A platoon of titles hits the specialty circuit this weekend, getting in ahead of steamroller Avatar: Way of Water and the year-end deadline for Oscar eligibility. This is a soul-searching, what-lies-ahead moment for a market still much too inconsistent for comfort, but that can be pondered later. At the moment, indie distributors are quite busy “with all these movies, and these plans to release theatrically. We are not going anywhere,” said one executive.
The Gotham Awards earlier this were were a shot of goodwill. Focus Features chairman Peter Kujawski recalled “the mandate that all of us share in the specialty film business” at the ceremony in NYC, kicking off awards season.
“To all our friends at A24, at Neon, at Searchlight, Sony Pictures Classics, IFC, Bleecker Street, FilmNation, Cinetic, Participant and so many other wonderful companies,” he said — accepting an industry tribute with vice chairman Jason Cassidy – “We are in there together, defending a safe space for artists and audiences to connect. Your strength is our strength. Our wins are your wins. So thank you for everything you do for this community and letting us be a part of it with you guys.”
(He also thanked Donna Langley, Jeff Shell and Brian Roberts, CEO of corporate parent Comcast, reflecting a divide in the broad specialty film business in terms of resources if not aesthetics.)
Venice International Film Festival artistic director Alberto Barbera called supporting independent cinema a “duty,” not a “choice.” Indie filmmakers “take risks rather than relying on proven formulas. In so doing so, they change the way we look at the world and at each other.”
Daniel Kwan, co-director with Daniel Scheinert of A24’s indie box office darling Everything Everywhere All At Once said he was as surprised as anyone by the film’s breakout. “To have an independent, original story actually find an audience and get recognition is a miracle. Everyone in this room, you guys are doing the impossible and necessary work.”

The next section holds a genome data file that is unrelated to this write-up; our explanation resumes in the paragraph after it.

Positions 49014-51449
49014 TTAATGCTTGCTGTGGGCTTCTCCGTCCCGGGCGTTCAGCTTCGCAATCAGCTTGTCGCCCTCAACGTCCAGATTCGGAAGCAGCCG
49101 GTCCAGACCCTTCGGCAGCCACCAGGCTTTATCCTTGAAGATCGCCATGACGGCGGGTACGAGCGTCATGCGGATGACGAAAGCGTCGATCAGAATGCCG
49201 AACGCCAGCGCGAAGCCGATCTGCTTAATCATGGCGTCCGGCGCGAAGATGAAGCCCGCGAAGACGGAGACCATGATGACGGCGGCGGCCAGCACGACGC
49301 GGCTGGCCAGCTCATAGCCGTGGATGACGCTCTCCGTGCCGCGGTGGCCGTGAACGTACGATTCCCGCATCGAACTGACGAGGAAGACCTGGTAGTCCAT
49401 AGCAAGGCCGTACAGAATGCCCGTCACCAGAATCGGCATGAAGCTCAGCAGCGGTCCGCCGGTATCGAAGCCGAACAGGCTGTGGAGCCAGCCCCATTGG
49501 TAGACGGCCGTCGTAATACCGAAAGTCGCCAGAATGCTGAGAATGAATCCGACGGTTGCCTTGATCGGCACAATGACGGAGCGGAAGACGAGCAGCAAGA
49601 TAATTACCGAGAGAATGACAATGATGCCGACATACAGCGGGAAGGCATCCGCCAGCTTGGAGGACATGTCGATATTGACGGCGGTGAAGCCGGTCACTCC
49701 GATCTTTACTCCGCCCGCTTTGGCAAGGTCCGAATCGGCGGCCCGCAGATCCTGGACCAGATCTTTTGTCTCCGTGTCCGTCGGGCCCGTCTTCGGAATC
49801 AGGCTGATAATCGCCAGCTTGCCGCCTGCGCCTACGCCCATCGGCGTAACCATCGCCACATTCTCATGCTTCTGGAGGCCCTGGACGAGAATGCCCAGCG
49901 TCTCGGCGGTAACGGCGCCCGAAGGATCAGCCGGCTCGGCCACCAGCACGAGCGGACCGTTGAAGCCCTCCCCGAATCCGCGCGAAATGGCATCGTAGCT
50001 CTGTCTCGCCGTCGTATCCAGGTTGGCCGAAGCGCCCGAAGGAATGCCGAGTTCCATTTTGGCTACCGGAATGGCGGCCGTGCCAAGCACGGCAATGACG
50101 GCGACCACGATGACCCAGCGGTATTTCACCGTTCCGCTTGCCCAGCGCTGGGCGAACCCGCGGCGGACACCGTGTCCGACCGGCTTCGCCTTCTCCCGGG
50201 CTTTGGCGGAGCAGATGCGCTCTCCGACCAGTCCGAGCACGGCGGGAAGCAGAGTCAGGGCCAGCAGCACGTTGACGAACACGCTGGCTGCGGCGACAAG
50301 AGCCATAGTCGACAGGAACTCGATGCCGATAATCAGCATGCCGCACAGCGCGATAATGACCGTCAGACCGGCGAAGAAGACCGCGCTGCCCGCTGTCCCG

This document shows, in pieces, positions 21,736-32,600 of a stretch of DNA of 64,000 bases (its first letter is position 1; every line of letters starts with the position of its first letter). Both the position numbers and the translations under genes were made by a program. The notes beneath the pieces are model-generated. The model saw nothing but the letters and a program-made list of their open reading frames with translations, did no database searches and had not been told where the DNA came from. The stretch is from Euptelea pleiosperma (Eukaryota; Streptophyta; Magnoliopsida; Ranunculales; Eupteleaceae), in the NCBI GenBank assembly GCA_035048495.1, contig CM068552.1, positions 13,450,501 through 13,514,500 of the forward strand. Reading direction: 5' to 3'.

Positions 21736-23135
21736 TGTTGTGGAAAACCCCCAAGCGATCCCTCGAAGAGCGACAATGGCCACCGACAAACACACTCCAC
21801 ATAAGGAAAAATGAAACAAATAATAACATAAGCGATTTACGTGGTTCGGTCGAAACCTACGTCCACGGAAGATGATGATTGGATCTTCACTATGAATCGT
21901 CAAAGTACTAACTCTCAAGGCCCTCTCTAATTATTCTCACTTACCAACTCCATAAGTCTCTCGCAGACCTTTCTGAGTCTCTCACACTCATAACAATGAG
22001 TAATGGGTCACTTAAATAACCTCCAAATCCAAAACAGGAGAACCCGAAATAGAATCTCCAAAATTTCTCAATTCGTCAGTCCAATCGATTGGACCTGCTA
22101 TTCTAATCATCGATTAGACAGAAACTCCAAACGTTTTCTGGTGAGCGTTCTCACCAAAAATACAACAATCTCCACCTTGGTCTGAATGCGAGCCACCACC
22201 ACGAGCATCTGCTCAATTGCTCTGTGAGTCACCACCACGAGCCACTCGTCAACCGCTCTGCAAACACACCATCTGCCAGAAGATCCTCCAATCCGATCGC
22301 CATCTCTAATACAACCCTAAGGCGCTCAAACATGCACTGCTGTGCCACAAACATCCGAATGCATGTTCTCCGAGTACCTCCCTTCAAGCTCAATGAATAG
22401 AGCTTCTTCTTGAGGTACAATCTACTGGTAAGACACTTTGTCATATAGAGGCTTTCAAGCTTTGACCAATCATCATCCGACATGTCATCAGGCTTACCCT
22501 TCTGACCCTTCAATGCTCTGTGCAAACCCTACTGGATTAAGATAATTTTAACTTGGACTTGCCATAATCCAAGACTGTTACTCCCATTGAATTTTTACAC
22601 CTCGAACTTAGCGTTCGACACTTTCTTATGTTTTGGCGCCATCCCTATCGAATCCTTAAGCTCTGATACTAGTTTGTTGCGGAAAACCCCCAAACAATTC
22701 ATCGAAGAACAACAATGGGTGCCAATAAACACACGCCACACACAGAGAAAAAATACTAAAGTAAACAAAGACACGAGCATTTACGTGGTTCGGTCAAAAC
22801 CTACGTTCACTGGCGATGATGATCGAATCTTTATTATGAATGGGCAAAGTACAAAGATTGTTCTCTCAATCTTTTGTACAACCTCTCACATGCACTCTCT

Opening this weekend: Focus presents Michael Showalter’s Spoiler Alert today in six locations in NY, LA and San Francisco, expanding Dec. 9. Written by David Marshall Grant, Dan Savage and Michael Ausiello, based on Ausiello’s memoir Spoiler Alert: The Hero Dies, it stars Jim Parsons, Ben Aldridge and Sally Field. The story of the 14-year love affair between entertainment journalist Michael (Parsons) and his photographer partner, Kit (Aldridge). Deadline review here.
A24 opens director/writer Joanna Hogg’s The Eternal Daughter with Tilda Swinton on 29 screens and video-on-demand. An artist and her elderly mother confront long-buried secrets when they return to a former family home, now a hotel haunted by its mysterious past. Premiered at Venice. See Deadline review.
The distributor is also giving Close, Lukas Dhont’s Cannes Grand Jury Prize-winner a qualifying run ahead of a theatrical release in late January. Two thirteen-year-old best friends see their seemingly unbreakable bond suddenly and tragically torn apart. Deadline review.
Bleecker Street opens Second Chance at five locations in NY and LA. The Sundance Film Festival documentary from director and screenwriter Ramin Bahrani explores the life and legacy of Richard Davis, the charming and brash inventor of the modern-day bulletproof vest who shot himself 192 times to prove his product worked. It expands in limited release in the top 50 markets next week.
Magnolia Pictures opens Hunt on 20 screens in NY, LA, San Francisco, Austin, Honolulu and elsewhere. Also available on TVOD/EST. The feature directorial debut of The Squid Game star Lee Jung-Jae who also co-wrote and stars. The film had its world premiere in the Midnight section of the Cannes Film Festival. Deadline review here. Hunt had a national sneak screening program with Alamo Drafthouse Wednesday in 15 theaters.
IFC Films opens actor-writer-director Ravi Kapoor’s heist comedy Four Samosas on four screens. World premiered in the Tribeca Festival’s Narrative Competition. A creatively blocked and wannabe rapper Vinny (Venk Potula) devises a plan with his friends to steal his soon-to-be-married ex-girlfriend’s family diamonds from her father’s supermarket safe in order to stop the wedding. The film is set in the Little India neighborhood of Los Angeles.
Samuel Goldwyn Films presents Last Film Show, India’s Oscar submission for Best International Feature, in a dozen theaters. Pan Nalin’s Gujarati-language, semi-autobiographical drama pays homage to the cinema of the past in the story of Samay, a 9-year-old boy living with his family in a remote village in India who discovers films for the first time.